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Fuel 302 061 595 2 (2006)

While this album once again touches on Sam Lightnin' Hopkins' role in contemporary music it barely traces his role in the shift from Country and Folk Blues to Urban Blues. And while his place in the pantheon of Texas guitar slingers is once again given credence, you can't help but ask the question what does this collection add to the vast amount of stuff that is already out there?

Having heard this album a number of occasions, aside from a few wry smiles generated by a live cuts such as 'Mighty Crazy' he introduces the song with the line, 'Its mighty crazy to keep rubbing that same old thing' - and the brace of rock blues proto types 'Rock Me Mama', which reverts to 'Rock me Baby' in the opening line, and the spoken word vocal of 'Lightnin' Boogie', it's a case of more of what's already out there.

Aside from John Lee Hooker, Lightnin' Hopkins probably recorded more material than any other blues artist of a similar stature and so to use the title 'An Introduction To Lightnin' Hopkins' has to be taken lightly. As a result these 24 remastered tracks are being marketed at a budget price.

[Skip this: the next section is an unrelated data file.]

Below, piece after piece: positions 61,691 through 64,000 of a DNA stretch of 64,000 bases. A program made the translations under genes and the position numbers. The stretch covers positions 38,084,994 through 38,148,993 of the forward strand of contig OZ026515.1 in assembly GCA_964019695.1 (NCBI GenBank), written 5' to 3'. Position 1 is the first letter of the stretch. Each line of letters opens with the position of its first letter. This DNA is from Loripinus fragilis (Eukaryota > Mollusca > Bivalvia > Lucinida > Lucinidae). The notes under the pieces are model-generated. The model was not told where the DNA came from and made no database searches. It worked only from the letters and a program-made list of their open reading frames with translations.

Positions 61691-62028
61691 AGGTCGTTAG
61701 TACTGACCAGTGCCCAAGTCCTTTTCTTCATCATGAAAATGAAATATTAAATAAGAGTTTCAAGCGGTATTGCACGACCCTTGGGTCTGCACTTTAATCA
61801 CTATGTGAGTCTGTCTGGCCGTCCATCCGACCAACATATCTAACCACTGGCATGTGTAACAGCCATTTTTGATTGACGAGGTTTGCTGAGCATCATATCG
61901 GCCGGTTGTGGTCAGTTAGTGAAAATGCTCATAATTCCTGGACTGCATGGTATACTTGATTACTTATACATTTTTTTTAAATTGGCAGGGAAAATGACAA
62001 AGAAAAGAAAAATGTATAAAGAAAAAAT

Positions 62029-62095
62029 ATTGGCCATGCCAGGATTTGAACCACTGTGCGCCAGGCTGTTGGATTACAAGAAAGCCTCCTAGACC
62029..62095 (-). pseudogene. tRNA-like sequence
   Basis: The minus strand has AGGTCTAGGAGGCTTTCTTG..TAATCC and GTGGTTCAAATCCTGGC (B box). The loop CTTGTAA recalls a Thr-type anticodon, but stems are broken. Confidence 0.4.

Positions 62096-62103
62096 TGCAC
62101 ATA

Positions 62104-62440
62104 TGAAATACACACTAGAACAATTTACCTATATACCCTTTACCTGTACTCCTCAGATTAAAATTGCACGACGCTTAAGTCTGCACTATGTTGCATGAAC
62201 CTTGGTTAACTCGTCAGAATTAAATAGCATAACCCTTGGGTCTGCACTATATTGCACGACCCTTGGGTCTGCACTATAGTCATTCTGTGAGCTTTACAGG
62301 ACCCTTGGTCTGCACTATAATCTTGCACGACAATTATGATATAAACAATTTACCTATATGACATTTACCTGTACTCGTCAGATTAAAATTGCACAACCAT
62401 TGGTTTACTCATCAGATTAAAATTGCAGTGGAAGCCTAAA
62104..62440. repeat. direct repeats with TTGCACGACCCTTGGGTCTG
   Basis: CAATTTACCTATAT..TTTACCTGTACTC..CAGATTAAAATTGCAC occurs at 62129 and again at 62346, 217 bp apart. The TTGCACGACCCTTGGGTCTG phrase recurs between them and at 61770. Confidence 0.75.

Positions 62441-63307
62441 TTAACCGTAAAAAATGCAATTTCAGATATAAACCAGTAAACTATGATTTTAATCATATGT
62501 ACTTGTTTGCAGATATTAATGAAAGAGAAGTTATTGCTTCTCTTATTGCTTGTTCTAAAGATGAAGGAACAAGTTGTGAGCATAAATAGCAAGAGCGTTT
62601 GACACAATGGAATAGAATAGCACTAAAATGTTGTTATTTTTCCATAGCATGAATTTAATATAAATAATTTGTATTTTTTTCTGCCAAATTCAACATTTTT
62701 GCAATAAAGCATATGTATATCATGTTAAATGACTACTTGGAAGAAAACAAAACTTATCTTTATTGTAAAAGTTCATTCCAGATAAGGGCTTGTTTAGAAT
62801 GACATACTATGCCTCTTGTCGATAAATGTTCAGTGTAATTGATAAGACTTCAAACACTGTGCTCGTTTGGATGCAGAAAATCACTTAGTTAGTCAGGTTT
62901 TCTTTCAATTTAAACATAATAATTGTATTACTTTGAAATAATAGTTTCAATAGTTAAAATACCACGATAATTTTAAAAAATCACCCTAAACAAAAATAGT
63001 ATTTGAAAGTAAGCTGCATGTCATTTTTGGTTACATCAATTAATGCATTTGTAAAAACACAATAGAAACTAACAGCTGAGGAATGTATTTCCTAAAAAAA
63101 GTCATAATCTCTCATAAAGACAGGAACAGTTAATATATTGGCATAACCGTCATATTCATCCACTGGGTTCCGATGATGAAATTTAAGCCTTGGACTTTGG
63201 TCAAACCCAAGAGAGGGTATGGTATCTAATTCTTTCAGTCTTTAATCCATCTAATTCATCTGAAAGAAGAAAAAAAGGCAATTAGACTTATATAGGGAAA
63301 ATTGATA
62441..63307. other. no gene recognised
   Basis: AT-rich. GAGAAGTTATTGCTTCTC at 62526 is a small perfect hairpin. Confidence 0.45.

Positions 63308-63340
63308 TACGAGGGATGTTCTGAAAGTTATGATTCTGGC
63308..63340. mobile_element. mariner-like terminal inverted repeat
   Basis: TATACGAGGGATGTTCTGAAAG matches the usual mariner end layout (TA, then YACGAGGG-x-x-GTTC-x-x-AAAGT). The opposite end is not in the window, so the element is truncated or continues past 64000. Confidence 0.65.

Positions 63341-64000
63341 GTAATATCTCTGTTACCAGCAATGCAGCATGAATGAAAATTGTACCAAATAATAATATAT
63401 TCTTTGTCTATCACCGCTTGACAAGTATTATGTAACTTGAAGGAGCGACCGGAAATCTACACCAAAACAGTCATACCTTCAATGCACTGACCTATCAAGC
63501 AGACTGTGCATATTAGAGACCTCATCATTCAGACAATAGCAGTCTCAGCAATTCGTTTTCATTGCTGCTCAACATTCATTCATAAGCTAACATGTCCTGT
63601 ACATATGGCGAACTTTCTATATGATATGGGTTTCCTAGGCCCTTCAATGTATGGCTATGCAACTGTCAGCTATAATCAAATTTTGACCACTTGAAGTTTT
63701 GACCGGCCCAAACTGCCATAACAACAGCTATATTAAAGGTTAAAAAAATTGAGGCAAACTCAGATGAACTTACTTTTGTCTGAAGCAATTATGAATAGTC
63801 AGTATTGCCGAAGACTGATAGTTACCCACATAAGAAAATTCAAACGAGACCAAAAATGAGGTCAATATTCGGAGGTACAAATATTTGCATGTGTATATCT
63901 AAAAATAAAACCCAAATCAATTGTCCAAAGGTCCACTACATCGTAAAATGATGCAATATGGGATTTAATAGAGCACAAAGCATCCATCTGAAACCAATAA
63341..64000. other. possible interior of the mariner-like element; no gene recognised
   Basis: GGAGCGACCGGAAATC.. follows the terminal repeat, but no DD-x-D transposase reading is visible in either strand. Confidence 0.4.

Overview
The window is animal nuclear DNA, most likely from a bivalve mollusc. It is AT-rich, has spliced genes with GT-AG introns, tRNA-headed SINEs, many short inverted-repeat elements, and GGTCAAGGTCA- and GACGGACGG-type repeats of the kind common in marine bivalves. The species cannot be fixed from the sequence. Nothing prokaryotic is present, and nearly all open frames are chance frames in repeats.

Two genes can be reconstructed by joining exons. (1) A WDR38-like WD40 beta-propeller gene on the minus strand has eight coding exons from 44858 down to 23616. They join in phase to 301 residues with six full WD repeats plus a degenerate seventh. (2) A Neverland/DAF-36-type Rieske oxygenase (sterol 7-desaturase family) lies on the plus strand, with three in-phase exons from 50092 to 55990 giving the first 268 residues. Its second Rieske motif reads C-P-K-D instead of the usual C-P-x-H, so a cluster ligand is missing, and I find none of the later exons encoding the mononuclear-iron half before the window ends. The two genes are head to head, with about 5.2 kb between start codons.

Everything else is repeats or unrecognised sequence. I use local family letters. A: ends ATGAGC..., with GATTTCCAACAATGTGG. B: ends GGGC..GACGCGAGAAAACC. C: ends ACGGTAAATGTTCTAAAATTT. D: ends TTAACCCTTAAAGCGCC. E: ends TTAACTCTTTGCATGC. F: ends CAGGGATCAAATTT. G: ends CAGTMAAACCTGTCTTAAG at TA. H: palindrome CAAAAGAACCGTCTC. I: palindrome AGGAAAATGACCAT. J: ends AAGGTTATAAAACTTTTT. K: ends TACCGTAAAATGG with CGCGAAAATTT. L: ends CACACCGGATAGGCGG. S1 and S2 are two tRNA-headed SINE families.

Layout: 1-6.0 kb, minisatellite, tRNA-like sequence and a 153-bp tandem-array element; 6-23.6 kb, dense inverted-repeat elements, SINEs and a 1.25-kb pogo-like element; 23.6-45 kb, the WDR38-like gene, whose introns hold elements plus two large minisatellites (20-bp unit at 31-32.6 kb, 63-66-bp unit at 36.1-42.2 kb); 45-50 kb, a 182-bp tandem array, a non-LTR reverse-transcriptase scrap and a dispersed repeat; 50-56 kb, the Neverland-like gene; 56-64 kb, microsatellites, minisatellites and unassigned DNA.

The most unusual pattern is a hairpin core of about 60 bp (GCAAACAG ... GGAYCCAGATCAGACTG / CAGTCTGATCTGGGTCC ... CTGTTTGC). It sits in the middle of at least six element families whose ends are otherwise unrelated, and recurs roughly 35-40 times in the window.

That being the case, this album is probably aimed at the casual blues listener who will still doubtlessly enjoy 'West Texas Blues' on which Sam adds some lovely fluent notes and the poignant deep blues of 'Vietnam War Blues'. This album might indeed be 'An introduction to Sam Lightnin' Hopkins', but an essential purchase, I'm not so sure.


Review by Pete Feenstra

***** Out of this world | **** Pretty damn fine |
*** OK, approach with caution unless you are a fan |
** Instant bargain bin fodder | * Ugly. Just ugly

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